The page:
There were seven girls and three boys born to my grandfather and grandmother Beck.   The boys were named William Wright Beck, John Beck and Alfred Beck.  The girls were were Polly who married Samuel Slocomb: Betsey, who married a man named Dickerson; Becky who married a man named Culbertson; two others whose names I cannot recall who married men named Hall and Dodge respectively, and my mother Kathryn.  I cannot give the order of the birth of these children but my mother came along about the middle of the list.  Most of these girls located in Southern Illinois and nearly all had large families.  William Wright Beck went south and later became the owner of a large plantation in Alabama on the Tombigbee river.  The last we heard of him was about the commencement of the Civil War when report came to us that he had donated one hundred thousand dollars to the cause of Succession and would make farther subscription if necessary.  I mention this matter of devotion to the Southern cause as an illustration of how families became scattered in this country and the different views they acquire on a subject due to their environments.  John Beck located some five miles east of Springfield Illinois on the Sangamon river about 1827 or 1828 of.  My grandmother Beck made her home with him during her later years and here she died in 1859 of cholera at the age of ninety-three years.  About the same time John Beck lost two children of the same disease.

  My Father’s family consisted of the following;  Harriet Eveline, born June 21, 1813, William Wright, born Feb. 20, 1815; Elizabeth, born Aug. 1 1817; Thomas Wright, born Oct 10, 1819; Stephen Beck, (myself), born Oct 9, 1821; Mary Ann, born Oct, 30, 1823; David C. born Feb. 10, 1820, and Samuel Slocumb, born, March 30, 1828.  In all six boys and three girls.

  Perhaps there may be no better place to say something of these brothers and sisters and their families, although doubtless they will be referred to later on.

  My oldest sister Harriet died June 10, 1834.  How many children she had I do not know.  There was one boy who was named Thaddeus Napoleon Bonaparte Walker. Doubtless there were other children but I did not know them.  My sister died in her early years and the family drifted out of my knowledge.

  William Wright Hanks come to Northern Illinois sometime later than myself, stopping first in Knox County.  He was married and had three children when he came north.  Later he went to Rockingham, just below Davenport, Iowa, where he was employed as a hotel clerk.  For some reason unknown to me he left his family and disappeared for some ten years and returned as suddenly as he left.  But that is another story and he has not been heard from by my or his family for many years and whether alive or dead I do not know.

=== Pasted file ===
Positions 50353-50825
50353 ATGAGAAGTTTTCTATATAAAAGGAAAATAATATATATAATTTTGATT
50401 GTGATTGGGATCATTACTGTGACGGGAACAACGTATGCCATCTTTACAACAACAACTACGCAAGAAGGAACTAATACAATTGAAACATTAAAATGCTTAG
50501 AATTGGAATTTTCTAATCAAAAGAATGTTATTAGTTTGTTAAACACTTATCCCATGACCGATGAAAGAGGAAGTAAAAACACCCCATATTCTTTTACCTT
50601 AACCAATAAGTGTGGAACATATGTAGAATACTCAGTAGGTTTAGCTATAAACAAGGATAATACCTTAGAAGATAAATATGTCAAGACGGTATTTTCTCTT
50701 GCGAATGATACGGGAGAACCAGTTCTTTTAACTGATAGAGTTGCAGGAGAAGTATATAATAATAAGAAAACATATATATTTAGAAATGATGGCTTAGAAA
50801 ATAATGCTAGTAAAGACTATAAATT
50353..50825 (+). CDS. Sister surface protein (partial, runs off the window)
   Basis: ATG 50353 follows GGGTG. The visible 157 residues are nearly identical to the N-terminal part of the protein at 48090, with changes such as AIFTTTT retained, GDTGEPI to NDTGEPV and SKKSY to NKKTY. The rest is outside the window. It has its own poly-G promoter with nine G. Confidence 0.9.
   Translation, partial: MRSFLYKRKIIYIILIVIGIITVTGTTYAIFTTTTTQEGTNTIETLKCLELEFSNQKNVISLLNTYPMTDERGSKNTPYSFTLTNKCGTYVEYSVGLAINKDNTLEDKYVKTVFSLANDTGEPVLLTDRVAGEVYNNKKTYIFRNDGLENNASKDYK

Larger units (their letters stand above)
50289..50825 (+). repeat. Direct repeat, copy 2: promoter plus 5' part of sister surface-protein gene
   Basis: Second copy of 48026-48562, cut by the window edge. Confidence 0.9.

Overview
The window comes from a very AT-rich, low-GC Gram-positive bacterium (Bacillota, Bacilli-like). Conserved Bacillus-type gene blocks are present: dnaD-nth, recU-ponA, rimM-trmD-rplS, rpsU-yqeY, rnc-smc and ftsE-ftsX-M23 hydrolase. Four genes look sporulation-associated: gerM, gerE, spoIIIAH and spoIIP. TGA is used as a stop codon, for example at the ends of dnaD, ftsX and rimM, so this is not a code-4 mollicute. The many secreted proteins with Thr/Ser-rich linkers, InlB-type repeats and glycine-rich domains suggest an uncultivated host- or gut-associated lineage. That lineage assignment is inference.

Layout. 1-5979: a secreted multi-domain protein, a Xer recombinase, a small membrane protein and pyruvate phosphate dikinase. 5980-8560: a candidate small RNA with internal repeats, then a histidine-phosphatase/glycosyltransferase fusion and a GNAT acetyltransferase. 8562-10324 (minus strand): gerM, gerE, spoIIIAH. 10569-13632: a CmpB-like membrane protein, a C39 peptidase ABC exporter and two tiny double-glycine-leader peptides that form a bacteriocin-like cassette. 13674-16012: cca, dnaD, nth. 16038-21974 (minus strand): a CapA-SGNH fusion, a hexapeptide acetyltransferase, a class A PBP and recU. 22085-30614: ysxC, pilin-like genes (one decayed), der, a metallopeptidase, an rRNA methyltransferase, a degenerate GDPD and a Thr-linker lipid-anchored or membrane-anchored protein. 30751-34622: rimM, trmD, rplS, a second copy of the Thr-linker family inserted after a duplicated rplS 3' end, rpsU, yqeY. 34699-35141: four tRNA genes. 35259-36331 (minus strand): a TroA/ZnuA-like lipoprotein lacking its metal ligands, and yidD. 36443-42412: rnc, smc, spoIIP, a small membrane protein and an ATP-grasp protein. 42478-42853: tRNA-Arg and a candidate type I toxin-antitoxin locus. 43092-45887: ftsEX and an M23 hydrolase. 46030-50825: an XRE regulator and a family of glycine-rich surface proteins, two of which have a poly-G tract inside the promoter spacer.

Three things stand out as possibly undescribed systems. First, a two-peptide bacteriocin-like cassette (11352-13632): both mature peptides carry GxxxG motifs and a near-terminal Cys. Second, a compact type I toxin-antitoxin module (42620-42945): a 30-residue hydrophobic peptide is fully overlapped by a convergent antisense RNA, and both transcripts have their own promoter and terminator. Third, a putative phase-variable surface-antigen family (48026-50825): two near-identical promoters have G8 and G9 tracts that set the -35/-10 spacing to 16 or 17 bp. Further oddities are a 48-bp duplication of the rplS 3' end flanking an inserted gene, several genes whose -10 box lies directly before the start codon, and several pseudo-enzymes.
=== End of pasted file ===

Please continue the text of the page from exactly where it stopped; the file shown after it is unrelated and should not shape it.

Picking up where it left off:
Elizabeth, commonly called Betsy went to Knox County, Ill. with the family of Samuel Slocumb about a year after I went north.  Here she married James Withrow and they went on a farm in Henry County, Ill.  When the gold fever broke out in California he left his family and went out there, returning about 1890 and spent his few remaining years with his children.  Meantime his wife Betsy, had died and the children were scattered, some being with relatives and others making their own way in the world.

  Thomas Wright Hanks left Kentucky with a cousin named Dick Hanks for some point in the South, I think Mississippi.  He learned the saddler’s trade, a very profitable one at that time.  We had only one letter from him and we do not know whether he is alive or dead.

  Mary Ann and myself went to northern Illinois, with the family of Alfred Slocomb.  She made her home with us until she married Aaron Colvert about 1840.  Later they moved to Iowa.  Her husband went into the Union army and died in the South and she became a pensioner of Uncle Sam, and at the writing is living with a son in the state of Washington.

  David C. Hanks came to Albany, Ill., about 1843.  He soon followed me in river work and has spent most of his life as a pilot and master, engaged chiefly in the rafting business.  He married Helen Bennett in 1852 and has spent the last eighteen years with his family in Albany.

  Samuel S. Hanks came to Illinois in 1844 and to Albany a little later.  He has spent the larger portion of his life on the river and a part of it in farming.  With others he went to California during the gold excitement but did not remain long.  He was married to Hannah Stagg, previous to going to California.  He moved to near Davenport some thirty-five years ago and recently went to Princeton, Iowa, where he still lives with some of his children, his wife having died a number of years ago.